Just because a toy is on a shelf in a toy store or marketed online doesn’t mean it is free of toxins and safety hazards. For 30 years the USPIRG, a consumer group, has found unsafe toys on the shelves, even despite regulations intended to keep our toys healthy for children. Before you start your holiday shopping, check out these 10 points to be sure the toys you buy are safe. Consider sharing this article with grandma and others who might be shopping for your little ones… it beats having to take the toxic toys away later!
- Avoid the shiny vinyl stuff: Pthalates are a class of toxins associated with vinyl products, especially shiny vinyl coverings on backpacks, 3-ring binders, lunchboxes, hair clips, etc. DEHP is one type of pthalate that is commonly found in products used by children. Pthalates have been banned in toys, but are still found in children’s items that are not technically toys such as school supplies and even furniture. They are also found in the vinyl coverings on some crib mattresses. There is a theory that pthalates in crib mattresses may be associated with Sudden Infant Death Syndrome (SIDS). Pthalate exposure has been associated with a host of health problems including early puberty, reproductive problems, hormonal disturbances, and even cancer.
- Test your toys and your home for lead: One year I got a coffee mug that had a cartoon on it about a sleep-deprived mom… and it was made with lead paint. Talk about torturing tired moms. That mug failed a home lead test. Lead is associated with poor cognitive development among other health problems, yet it is still used in paint and pigments, especially in products made overseas. Although lead is banned in toys in the United States, every year we recall toys that are found to contain lead anyway. Lead is still permitted in products that are not technically toys but commonly used by children including dishes and drinking glasses. About once a year I buy a few home lead test kits and walk around and test anything that looks like it might contain toxic pigments– this is really the easiest and cheapest way to keep this toxic heavy metal out of your home. You can also request free home lead testing from your local lead control agency, such as Lead Safe St. Louis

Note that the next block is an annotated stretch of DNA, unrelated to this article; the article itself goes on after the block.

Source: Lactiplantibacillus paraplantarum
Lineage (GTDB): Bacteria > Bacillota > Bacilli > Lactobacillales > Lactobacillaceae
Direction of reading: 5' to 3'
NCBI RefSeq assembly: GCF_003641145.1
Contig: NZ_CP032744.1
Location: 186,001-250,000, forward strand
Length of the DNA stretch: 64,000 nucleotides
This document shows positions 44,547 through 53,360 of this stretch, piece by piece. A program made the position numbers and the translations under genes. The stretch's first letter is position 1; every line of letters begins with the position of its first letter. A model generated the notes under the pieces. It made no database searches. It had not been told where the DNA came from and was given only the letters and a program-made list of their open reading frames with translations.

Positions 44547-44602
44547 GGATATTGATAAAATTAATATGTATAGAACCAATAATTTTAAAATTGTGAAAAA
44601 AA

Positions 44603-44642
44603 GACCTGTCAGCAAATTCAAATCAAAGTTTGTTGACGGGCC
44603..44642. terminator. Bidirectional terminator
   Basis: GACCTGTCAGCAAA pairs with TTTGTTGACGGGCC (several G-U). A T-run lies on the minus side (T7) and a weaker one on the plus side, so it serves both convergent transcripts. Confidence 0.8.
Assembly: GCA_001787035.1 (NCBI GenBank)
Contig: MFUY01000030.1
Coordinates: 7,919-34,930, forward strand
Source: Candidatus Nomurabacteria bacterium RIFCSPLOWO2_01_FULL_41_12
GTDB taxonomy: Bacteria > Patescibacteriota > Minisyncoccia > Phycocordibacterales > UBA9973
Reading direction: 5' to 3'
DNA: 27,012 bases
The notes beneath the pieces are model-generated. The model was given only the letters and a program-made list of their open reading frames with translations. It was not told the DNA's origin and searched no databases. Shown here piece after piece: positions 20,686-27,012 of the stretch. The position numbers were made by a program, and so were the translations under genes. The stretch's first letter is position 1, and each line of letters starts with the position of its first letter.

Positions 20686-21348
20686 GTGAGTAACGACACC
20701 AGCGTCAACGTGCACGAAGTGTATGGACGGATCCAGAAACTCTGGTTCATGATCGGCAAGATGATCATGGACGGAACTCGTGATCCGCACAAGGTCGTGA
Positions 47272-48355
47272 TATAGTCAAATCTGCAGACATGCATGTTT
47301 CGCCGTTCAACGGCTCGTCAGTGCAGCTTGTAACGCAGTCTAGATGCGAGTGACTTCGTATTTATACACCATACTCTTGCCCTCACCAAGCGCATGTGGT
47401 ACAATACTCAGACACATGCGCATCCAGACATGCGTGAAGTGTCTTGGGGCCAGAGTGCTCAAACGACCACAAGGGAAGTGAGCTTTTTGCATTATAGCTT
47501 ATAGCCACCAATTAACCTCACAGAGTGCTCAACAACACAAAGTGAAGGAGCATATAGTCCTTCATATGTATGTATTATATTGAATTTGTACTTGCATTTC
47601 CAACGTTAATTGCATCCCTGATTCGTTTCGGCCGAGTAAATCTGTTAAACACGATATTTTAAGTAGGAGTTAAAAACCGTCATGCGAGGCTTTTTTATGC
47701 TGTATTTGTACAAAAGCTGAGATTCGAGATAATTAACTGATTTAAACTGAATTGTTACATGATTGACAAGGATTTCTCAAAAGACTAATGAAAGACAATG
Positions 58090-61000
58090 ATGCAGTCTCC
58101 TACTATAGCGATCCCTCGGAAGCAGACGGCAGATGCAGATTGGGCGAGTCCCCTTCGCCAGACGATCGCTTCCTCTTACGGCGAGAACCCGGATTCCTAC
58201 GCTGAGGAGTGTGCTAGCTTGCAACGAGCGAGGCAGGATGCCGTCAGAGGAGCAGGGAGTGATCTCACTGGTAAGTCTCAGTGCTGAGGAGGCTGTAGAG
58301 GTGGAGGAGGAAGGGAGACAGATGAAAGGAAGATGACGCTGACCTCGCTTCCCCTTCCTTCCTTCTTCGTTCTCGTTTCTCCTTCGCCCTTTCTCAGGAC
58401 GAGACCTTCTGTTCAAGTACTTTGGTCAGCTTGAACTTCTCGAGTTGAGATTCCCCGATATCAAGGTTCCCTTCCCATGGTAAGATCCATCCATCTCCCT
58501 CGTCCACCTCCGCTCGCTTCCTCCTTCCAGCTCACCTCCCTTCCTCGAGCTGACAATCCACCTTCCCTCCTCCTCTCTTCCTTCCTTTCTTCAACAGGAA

- Avoid chromium VI: Chromium VI or hexavalent chromium is used in electroplating, stainless steel production, leather tanning, paint, and textile manufacturing. Ingesting or inhaling chromium VI is associated with cancer. Skin contact can cause allergic reactions. We see this when electroplating is used to coat buttons and zippers in kid’s clothing. Chromium VI testing is complex, so we must depend on consumer safety groups like USPIRG to call out manufactures who violate these standards. Last year USPIRG found a toy tamborine that had about 10x the upper limit of chromium. Don’t shop at stores that have not adopted a publicly available corporate policy on toxins in their products, such as Walgreens. Check toysafetytips.org to learn which companies do not publish their corporate policy on toxins.